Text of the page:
so what you say is strictly true, scriv does not force a kind of structure (single novel) on me, it just insists on calling something (all the working/draft text in a project, even comprising multiple novels) ‘manuscript’ that is different from what i think of when i say ‘manuscript’ (which is the working text of an individual novel).

fair enough, no biggie, but in this case there is one major (and i think quite worthwhile) suggestion i would make to improve scriv 2, and one thing that puzzled me that i’d like to point out.

the suggestion, is that since your templates, rightly, contain the concept of ‘novel’ as one of the building blocks of a writing project, this level of ‘writing project building block’ should be naturally reflected in scrivs project handling choices. in other words, there should be an option called “add novel” (which is really what i was looking for when i failed to find “add manuscript”), that allows you to directly add a new empty “novel” structure under the “manuscript” root. yes, you can create one by hand, by making the folders and naming them yourself, or by making a ‘novel’ folder under ‘manuscript’ and copying the empty novel starter framework there, but, it should be a simple, direct, choice to “add” one (or a second screenplay for a series scriptwriting project or whatever), just like it is for the other structual elements of writing that scriv has blessed with menu actions for creating.

not having that option to add a top (or, to scriv, second) level writing unit is what led to the whole confusion over scrivs way of structuring things in the first place. since i am allowed to have multiple novels (or screenplays or scripts) in the project, why not acknowledge that and be consistent in allowing the easy creation of an empty one with a menu choice like all the others? not having it so is quite counter-intuitive.

ok, last piece of “new to scriv, first try-out” feedback. :wink: the first thing that occurred to me when i couldn’t find how to add an additional “book level unit” to my project, was "ok then, maybe i should just copy “manuscript” as a second “manuscript”.

i did this, by choosing “duplicate” from the menu while “manuscript” was selected, and it almost worked. it created a duplicate folder structure called “manuscript copy” with the title page and the contained novel structure all duplicated. then i found i couldn’t give this second “manuscript” a manuscript icon… then i noticed, more importantly, that when i selected the first “manuscript” i saw the “Project Notes (General)” in the sidebar, but when i selected my copied “manuscript” it owned no “project notes”… at this point it became apparent that although i could duplicate “manuscript” (which seemed sensible) scriv considered it’s first/original/canonical “manuscript” to be a special case that owned something called “project notes”… it was at this stage that i gave up on creating a second manuscript folder and decided that perhaps scriv wanted me to build all my novels (which i think of as manuscripts) as children it’s special first “manuscript”, which must really be the “project draft texts root”, since you could only have one of them that scriv would recognise as a special singular entity that owned a project level thing called “project notes”.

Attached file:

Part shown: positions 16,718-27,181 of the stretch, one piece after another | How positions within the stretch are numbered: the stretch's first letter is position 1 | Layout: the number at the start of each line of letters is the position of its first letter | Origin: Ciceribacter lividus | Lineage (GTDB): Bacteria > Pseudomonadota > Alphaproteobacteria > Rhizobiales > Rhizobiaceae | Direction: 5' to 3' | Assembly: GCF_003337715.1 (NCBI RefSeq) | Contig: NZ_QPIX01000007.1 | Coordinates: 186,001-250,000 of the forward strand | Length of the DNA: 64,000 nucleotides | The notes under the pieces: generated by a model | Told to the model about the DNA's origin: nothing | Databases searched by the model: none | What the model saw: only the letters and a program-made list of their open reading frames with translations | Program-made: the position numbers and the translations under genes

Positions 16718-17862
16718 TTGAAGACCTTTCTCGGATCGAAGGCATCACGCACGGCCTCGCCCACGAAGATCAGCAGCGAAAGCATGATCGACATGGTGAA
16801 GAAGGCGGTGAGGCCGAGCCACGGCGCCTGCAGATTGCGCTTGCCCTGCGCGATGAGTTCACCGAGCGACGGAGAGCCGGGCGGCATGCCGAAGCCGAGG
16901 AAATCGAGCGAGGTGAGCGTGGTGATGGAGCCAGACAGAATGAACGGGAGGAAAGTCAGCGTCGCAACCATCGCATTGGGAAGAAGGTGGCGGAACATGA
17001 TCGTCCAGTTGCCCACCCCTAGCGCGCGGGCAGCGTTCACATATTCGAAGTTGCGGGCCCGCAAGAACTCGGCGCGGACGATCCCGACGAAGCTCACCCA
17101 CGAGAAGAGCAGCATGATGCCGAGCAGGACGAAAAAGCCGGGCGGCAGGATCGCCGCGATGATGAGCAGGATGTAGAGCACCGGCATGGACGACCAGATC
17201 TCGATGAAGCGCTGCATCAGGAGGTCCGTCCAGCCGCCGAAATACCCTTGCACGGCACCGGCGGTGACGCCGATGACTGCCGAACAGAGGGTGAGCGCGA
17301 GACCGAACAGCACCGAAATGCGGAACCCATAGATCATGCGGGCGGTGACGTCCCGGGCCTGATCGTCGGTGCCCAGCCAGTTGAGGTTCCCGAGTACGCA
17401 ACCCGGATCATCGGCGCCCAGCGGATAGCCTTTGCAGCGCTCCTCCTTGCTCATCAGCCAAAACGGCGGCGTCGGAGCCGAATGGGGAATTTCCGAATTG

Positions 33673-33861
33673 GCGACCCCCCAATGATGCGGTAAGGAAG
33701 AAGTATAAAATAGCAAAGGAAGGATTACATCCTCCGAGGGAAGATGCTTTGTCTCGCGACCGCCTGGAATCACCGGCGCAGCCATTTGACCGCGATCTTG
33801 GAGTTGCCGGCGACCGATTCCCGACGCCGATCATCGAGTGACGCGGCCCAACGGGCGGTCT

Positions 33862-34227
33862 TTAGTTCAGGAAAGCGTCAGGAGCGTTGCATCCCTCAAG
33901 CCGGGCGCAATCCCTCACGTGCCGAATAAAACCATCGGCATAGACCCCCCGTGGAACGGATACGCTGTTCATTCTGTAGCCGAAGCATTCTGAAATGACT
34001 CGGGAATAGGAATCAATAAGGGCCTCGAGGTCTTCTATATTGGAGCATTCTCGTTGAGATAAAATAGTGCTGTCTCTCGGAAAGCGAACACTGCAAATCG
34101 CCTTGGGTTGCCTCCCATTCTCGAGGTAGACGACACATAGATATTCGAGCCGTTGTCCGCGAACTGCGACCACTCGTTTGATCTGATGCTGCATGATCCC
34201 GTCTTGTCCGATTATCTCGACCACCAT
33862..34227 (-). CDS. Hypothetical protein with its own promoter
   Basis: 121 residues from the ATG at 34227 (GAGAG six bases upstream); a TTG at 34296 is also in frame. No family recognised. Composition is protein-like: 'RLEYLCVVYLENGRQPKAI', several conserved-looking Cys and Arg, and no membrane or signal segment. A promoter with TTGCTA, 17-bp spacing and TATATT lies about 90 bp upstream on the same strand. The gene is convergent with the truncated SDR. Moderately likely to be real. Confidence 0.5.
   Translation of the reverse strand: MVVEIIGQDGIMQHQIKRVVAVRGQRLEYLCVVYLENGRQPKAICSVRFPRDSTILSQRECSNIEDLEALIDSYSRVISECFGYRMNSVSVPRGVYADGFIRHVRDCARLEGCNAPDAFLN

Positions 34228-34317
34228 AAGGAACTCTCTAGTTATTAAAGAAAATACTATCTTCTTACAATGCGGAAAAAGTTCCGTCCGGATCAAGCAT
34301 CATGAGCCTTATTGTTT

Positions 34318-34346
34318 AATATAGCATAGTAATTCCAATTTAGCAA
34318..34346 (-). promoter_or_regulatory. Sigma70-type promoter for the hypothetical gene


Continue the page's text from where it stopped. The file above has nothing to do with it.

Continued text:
undoubtedly all a comedy of errors and misunderstandings on my part. but one i fell into by following intuitively obvious steps…

anyway, whether i end up deciding to move all my work into scriv or not, i think it would benefit greatly by handling the novel/screenplay/script/book level of structure more consistently with the other lower levels of book structure.

your/scrivs idea of what constitutes a “separate writing project” sic (a single book) is not necessarily consistent with everyone else’s (for me, and perhaps others it constitutes a series of books or works sharing a world). it’s great that scriv does allow me to treat as a project what i think of as a project, but since it does have the strength of allowing that, it should treat the ‘book’ level of structure consistently, as a unit of structure that many may wish to have more than one of in a project.

cheers keith,
and thanks for your awsome effort in creating something as interesting as scriv,
anko.

Just create a new template, rename “Manuscript” or “Draft” to “Manuscripts” or “Books” and there you go. (If you want, create a templates folder inside the project with a folder that has a custom icon, call it “Novel”, and there you go, now you can even use Project > New From Template > Novel.) Scrivener is not just a novel-writing program and is designed to be flexible enough to handle all writing projects. But it would be easy to set up a template that does exactly what you want. There are several templates provided that work great for basic usage, but they were all created from a “Blank” project and you are free to make your own that better suit your needs.

thanks again for being so “hands on” with your software kb, it really is a great vote for scriv that the developer is so involved with the user community.